Menu

As simple as possible, as complex as necessary

Saving IP addresses as integers with ColdFusion ORM and MySQL

2 April 2013

Ever since reading High Performance MySQL, some years ago I'd been storing IP addresses in the database as integers. Why? As the authors explain:

People often use VARCHAR(15) columns to store IP addresses. However, an IP address is really an unsigned 32-bit integer, not a string. The dotted-quad notation is just a way of writing it out so that humans can read it more easily. You should store IP addresses as unsigned integers. MySQL provides the INET_ATON() and INET_NTOA() functions to convert between the two representations.

Not only is it a more appropriate data type, it can also make a difference in terms of performance and efficiency: integers are faster to process and take up less space than strings. I remember seeing logging tables with tens of thousands of rows shrink noticeably the first time I switched.

But having moved to ORM in the last couple of years, I've found myself reverting to varchar columns for IP storage. Although HQL does support a range of common SQL functions, it doesn't include vendor-specific ones such as INET_ATON() and INET_NTOA().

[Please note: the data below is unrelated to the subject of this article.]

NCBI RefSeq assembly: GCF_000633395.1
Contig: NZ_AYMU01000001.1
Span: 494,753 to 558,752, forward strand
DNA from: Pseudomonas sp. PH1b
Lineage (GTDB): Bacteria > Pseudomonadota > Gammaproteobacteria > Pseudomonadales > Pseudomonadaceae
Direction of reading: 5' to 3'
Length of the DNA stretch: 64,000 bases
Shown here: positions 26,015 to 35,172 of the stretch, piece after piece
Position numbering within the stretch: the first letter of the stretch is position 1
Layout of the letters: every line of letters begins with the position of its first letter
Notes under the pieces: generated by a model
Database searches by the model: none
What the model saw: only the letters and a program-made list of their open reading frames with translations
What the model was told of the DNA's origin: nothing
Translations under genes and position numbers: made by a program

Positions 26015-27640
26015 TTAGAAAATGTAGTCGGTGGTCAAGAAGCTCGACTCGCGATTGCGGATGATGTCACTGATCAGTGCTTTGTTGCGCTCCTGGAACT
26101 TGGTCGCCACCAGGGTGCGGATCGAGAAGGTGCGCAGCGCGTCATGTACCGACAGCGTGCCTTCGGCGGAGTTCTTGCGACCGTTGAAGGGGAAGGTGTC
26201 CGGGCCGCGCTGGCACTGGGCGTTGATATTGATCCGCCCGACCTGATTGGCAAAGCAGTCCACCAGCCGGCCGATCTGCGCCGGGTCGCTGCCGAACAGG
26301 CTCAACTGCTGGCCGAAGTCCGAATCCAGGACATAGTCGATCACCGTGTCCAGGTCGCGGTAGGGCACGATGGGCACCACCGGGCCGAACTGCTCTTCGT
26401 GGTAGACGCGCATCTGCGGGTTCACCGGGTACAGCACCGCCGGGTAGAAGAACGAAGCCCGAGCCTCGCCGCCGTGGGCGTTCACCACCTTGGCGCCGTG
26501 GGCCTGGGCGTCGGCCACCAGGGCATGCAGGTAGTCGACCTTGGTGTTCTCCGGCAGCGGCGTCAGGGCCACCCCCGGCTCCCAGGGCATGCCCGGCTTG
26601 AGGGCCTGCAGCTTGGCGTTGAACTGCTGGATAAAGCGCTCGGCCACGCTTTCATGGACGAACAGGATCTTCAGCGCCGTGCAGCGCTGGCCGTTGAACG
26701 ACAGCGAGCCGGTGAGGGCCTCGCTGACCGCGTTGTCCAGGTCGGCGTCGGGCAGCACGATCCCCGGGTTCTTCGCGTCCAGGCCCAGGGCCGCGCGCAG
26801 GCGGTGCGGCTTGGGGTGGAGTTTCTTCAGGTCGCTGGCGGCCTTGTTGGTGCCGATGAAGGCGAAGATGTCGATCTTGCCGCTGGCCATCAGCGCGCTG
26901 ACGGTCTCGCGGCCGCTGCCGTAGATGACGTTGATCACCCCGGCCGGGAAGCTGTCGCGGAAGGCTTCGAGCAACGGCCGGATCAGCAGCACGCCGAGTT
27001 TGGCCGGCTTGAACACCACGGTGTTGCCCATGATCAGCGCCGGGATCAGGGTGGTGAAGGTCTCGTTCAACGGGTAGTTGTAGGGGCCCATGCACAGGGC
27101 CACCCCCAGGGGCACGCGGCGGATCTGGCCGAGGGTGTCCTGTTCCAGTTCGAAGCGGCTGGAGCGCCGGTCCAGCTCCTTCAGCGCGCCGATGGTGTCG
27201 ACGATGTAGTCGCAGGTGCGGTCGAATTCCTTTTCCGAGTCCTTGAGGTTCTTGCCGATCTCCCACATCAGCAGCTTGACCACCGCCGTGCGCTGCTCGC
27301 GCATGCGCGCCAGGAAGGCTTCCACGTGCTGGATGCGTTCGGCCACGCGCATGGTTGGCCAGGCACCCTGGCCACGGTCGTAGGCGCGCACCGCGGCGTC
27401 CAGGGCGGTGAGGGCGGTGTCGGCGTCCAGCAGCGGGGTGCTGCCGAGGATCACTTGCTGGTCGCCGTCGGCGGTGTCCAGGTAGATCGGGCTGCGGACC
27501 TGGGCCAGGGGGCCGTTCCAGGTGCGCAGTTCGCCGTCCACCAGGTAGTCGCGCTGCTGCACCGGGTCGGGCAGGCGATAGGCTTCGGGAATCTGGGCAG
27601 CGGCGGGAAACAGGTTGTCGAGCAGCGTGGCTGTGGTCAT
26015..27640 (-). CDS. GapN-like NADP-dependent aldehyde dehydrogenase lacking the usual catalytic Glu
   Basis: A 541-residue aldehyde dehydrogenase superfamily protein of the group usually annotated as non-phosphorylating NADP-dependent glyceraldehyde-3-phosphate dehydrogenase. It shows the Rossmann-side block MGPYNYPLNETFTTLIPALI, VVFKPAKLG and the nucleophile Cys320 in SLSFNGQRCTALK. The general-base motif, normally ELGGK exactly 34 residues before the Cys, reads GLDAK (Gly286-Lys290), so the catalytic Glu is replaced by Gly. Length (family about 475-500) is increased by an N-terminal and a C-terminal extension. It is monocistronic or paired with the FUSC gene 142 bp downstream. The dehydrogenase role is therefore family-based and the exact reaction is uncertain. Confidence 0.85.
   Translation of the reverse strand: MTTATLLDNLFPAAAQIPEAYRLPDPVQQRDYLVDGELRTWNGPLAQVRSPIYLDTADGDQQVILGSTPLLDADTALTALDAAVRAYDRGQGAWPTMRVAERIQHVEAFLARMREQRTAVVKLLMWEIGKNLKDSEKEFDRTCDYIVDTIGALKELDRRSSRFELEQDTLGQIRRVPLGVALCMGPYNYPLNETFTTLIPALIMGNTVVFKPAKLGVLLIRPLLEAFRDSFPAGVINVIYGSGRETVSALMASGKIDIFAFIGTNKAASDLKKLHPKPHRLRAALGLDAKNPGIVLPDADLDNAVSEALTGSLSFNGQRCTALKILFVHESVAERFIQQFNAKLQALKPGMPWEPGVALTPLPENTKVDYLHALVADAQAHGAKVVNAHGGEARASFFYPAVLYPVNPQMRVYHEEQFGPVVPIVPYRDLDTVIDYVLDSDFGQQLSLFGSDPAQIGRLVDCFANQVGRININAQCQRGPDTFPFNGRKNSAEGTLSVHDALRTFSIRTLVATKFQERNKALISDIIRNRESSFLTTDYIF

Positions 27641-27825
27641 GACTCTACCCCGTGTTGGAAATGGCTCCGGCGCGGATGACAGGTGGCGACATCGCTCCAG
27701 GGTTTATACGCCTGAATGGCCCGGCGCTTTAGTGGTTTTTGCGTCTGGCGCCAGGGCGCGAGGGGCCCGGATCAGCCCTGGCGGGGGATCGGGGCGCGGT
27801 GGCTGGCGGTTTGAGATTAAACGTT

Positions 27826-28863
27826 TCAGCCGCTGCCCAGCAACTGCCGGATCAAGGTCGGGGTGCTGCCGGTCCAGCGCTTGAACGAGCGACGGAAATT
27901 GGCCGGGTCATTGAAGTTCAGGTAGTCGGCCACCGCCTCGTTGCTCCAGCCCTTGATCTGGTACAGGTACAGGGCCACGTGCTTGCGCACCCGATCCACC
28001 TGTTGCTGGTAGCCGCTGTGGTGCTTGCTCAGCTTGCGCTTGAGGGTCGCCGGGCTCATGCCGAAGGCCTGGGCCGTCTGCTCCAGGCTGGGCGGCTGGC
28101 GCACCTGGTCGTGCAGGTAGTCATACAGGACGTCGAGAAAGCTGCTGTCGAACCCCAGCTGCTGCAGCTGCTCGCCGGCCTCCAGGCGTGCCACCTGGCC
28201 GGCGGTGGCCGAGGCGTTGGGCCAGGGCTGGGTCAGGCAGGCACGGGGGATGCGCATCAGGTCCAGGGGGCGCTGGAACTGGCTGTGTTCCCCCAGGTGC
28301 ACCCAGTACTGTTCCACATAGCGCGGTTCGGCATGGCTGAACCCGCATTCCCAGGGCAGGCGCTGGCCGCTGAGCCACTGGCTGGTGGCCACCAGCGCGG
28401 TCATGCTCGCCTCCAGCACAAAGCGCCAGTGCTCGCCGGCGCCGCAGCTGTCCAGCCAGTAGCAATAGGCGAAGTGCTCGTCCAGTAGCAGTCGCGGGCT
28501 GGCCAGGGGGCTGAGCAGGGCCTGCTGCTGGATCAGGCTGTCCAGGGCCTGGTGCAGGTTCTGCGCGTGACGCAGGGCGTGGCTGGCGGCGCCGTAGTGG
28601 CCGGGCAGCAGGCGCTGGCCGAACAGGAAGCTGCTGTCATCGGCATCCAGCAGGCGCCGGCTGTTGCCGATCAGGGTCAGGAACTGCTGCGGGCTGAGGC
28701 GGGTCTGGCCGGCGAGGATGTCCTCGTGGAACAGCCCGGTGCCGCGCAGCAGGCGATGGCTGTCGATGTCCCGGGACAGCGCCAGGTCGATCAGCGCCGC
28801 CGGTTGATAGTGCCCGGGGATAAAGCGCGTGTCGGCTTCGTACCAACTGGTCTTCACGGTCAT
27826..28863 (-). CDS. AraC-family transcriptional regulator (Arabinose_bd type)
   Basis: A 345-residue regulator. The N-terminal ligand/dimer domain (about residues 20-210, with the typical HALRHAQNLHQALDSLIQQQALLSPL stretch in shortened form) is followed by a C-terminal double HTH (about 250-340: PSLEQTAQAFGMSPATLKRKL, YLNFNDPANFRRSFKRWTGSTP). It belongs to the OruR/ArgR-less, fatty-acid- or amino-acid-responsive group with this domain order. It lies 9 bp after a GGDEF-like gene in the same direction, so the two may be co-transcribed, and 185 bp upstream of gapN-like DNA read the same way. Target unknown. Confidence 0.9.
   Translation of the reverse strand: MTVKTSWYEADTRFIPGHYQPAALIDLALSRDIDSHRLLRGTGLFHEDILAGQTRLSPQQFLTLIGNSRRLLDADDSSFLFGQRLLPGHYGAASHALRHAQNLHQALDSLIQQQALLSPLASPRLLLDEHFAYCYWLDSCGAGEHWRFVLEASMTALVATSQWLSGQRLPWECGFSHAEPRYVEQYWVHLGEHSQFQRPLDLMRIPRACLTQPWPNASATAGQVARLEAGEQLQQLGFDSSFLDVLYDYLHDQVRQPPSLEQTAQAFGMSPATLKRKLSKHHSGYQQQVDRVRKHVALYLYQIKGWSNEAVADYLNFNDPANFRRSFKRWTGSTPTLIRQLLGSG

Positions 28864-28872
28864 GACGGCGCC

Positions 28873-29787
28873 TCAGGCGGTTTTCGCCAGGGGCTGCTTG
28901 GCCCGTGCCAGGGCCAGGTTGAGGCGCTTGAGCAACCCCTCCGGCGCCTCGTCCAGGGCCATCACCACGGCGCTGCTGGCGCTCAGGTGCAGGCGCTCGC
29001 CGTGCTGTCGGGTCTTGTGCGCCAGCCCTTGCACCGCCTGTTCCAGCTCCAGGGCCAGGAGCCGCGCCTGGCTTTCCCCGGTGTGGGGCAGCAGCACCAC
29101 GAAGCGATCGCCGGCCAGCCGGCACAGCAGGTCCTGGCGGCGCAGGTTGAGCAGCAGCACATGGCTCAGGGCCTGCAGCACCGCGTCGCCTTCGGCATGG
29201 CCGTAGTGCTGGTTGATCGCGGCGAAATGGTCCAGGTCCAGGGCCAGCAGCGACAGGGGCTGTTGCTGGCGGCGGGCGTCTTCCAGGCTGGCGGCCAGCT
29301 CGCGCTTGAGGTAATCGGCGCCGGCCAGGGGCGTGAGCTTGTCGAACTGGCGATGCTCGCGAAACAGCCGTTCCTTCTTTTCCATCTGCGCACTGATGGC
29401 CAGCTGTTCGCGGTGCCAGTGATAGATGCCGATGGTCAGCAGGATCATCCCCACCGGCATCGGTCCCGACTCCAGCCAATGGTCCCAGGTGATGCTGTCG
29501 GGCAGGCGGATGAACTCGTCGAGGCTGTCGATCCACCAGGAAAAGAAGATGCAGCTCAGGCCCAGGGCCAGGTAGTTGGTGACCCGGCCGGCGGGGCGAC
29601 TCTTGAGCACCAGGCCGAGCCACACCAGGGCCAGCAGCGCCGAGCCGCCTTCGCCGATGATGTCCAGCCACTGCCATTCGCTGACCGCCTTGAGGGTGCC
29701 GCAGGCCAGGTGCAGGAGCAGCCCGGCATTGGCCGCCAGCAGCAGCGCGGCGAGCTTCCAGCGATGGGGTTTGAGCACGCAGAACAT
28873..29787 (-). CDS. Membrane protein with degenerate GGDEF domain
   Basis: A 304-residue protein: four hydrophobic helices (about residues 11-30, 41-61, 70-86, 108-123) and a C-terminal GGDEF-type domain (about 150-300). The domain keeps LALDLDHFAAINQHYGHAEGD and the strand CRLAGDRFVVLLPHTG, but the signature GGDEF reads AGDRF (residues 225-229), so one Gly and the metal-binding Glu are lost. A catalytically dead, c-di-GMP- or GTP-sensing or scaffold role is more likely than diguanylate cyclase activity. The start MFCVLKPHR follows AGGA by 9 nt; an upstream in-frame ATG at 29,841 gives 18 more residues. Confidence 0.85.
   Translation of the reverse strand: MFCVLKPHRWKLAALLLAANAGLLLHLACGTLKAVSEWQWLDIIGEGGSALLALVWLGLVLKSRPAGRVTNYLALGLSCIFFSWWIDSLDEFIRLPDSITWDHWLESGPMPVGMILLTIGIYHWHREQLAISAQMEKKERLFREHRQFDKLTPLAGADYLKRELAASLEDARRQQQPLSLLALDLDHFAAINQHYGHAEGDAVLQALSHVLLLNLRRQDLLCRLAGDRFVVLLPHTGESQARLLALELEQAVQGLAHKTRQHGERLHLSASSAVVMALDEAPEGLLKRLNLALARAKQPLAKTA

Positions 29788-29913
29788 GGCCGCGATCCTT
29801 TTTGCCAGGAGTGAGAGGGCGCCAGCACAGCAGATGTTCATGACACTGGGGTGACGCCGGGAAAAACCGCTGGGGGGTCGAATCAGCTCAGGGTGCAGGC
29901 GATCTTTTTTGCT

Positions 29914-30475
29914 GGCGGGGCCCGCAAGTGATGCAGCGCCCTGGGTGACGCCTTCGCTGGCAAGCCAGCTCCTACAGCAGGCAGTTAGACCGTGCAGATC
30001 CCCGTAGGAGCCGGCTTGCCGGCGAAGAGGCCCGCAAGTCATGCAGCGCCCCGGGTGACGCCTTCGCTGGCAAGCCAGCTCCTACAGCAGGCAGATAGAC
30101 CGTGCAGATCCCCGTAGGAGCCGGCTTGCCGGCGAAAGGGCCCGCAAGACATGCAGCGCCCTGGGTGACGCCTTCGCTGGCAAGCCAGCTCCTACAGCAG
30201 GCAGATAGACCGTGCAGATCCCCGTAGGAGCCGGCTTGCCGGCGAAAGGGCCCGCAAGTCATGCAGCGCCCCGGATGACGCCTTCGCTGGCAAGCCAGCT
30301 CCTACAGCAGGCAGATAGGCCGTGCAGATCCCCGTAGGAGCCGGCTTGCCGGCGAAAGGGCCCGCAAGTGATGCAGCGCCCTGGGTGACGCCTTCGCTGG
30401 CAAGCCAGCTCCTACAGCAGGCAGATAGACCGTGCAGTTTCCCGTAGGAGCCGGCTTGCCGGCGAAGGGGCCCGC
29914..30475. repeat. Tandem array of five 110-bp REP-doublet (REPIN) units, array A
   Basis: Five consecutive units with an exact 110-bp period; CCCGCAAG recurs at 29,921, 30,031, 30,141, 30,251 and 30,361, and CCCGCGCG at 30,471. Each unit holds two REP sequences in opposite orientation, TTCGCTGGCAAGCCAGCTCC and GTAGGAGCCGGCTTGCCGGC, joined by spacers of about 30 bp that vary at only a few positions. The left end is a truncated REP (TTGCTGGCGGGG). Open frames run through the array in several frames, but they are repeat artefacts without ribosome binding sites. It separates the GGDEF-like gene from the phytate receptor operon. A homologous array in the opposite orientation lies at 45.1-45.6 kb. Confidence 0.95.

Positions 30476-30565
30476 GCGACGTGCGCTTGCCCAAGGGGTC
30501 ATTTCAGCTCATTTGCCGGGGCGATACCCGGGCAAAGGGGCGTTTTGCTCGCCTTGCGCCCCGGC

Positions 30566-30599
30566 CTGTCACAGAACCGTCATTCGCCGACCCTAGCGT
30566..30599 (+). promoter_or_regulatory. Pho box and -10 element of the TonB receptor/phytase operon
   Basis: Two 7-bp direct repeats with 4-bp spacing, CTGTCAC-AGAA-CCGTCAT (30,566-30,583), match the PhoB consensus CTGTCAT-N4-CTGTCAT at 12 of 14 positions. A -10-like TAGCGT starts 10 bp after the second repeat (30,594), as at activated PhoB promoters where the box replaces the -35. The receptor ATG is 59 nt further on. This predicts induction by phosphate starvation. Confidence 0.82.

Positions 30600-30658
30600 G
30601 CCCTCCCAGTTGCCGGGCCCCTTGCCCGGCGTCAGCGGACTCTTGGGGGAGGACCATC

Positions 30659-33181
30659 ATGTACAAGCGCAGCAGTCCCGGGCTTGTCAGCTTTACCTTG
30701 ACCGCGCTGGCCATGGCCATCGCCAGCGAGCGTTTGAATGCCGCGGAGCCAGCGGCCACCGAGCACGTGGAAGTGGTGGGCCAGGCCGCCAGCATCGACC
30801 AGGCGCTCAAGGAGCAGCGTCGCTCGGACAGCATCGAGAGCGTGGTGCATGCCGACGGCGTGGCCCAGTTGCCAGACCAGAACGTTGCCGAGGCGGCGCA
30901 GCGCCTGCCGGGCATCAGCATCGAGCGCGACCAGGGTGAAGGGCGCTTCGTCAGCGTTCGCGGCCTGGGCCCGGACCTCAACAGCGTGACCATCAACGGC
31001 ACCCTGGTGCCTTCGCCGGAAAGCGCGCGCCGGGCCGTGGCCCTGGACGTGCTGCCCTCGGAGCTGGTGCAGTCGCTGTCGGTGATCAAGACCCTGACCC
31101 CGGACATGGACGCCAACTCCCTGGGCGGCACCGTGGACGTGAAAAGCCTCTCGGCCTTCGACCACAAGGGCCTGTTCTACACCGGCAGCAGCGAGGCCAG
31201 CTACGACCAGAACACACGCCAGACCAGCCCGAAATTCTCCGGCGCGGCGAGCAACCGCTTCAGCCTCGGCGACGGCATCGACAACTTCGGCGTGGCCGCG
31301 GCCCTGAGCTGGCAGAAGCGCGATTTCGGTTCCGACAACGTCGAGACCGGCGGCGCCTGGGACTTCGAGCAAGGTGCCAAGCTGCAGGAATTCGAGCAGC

Possible workarounds

Of course I could have added normal SQL queries to store the IP data separately each time an entity was saved, but this seemed like unnecessary extra work.

Another option might have been to create a "pre-processing" function to convert the IP string to an integer before saving, as attempted a while ago by Ben Nadel, but again the complexity didn't seem worthwhile.

Revisiting Ben's post and his generously titled follow-up recently, I realised that a simple solution was staring me in the face: why not use the built-in MySQL functions to pre-process the values? While it still involves an extra database connection, there is no write transaction, and more importantly the code can be packaged up as a single generic utility function.

<cffunction name="ipAddressToOrFromNumber" output="false" hint="I convert IPv4 address to/from integers for more efficient DB storage. NOTE: Requires CF9+ and a MySQL DSN to be configured in Application.cfc.">